Question: What inspired your new stories, which take place in the U.S.A., Japan, Switzerland and, in particular, with “The Curator,” in New York’s highly competitive, colorful, sometimes wacky art world, which you have observed as an arts journalist and critic for many years?
Answer: I had been collecting observations and impressions — sometimes just the memory of a certain face or gesture, or of the way someone moved as he or she crossed the street, or of a fragment of overheard conversation — and, little by little, they started coming together, developing into stories that almost seemed to write themselves
Q.: Are they autobiographical?
A.: Of course, some of the details of these stories are based on real people, places or events I’ve actually known or witnessed myself, and it’s exciting to see them come to life in fictional form on the page.
Q.: From the nerdy young illustrator in “No Smoking” and the new friends he meets in Claire’s garden to the Japanese children in “Moon” and “Apple,” or the elderly flower-seller in Tokyo in “Shrine,” or the jovial Mexican housekeeper in “The Curator” — several of your characters seem to be quite sensitive about the world around them.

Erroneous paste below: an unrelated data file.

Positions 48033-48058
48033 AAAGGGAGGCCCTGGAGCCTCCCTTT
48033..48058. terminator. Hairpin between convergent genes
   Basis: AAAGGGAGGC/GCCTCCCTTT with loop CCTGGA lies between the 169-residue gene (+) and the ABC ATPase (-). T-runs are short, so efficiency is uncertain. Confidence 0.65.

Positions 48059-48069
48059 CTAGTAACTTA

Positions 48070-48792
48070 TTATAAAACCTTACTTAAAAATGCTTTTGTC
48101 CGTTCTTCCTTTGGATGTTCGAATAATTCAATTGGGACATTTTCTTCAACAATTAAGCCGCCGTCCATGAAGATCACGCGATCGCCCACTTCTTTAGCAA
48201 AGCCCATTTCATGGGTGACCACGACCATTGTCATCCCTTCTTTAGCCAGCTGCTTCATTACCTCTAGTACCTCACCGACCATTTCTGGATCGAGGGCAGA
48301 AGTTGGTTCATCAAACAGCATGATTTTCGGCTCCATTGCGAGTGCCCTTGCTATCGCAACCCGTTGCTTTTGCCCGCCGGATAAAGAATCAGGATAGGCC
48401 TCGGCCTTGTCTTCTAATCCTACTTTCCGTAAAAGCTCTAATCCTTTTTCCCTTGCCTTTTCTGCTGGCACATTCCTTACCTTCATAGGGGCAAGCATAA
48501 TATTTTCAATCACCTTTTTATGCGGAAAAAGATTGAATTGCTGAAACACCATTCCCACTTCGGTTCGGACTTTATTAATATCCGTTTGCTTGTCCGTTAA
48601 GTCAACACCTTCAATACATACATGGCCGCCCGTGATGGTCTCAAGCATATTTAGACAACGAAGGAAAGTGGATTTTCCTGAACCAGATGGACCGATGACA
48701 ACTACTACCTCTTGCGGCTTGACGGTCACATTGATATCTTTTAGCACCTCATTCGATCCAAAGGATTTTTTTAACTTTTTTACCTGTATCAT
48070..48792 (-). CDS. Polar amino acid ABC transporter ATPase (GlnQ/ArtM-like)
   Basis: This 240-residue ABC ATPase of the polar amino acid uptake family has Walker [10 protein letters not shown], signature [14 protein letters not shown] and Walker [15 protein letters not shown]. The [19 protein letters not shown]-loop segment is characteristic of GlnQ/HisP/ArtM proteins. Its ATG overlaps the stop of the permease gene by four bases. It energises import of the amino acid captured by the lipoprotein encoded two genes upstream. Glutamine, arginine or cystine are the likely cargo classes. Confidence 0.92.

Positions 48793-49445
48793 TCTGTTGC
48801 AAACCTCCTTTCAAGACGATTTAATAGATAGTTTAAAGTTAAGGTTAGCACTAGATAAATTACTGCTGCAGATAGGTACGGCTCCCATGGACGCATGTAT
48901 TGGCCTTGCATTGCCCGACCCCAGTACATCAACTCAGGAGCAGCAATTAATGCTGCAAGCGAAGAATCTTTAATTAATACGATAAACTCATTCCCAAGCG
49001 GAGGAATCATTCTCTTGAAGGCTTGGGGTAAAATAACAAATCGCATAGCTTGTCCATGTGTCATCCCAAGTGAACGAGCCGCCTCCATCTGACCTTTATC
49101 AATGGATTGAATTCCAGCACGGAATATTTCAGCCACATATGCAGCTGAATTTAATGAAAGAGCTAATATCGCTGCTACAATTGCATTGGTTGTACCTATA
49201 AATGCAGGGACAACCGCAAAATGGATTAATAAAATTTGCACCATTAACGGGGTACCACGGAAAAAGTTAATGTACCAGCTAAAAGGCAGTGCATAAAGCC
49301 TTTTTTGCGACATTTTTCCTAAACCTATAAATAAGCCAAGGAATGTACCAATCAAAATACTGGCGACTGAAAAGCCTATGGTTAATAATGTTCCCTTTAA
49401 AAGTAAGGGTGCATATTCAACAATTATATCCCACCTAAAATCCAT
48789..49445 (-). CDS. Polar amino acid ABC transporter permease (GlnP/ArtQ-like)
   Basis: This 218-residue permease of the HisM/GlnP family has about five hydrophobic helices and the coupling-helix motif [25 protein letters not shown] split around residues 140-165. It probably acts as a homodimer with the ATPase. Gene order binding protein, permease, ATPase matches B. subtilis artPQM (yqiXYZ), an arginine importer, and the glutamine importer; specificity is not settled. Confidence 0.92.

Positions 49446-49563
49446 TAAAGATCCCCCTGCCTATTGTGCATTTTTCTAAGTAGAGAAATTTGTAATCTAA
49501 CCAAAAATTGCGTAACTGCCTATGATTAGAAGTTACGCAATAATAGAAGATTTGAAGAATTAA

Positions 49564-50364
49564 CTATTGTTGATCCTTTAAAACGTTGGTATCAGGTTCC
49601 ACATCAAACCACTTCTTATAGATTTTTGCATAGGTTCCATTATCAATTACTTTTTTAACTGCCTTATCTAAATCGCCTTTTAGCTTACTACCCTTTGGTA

A.: As the creator of all of these characters, I’ve literally given them life and their respective voices. They’re like my children! I feel that I really know them. Yes, I think they are sensitive individuals. More precisely, I think they are willing to be vulnerable and to go out into the world, allowing their vulnerability to show, even if they are not aware that they are doing so.
Q.: They’re believable characters?
A.: They’re alive!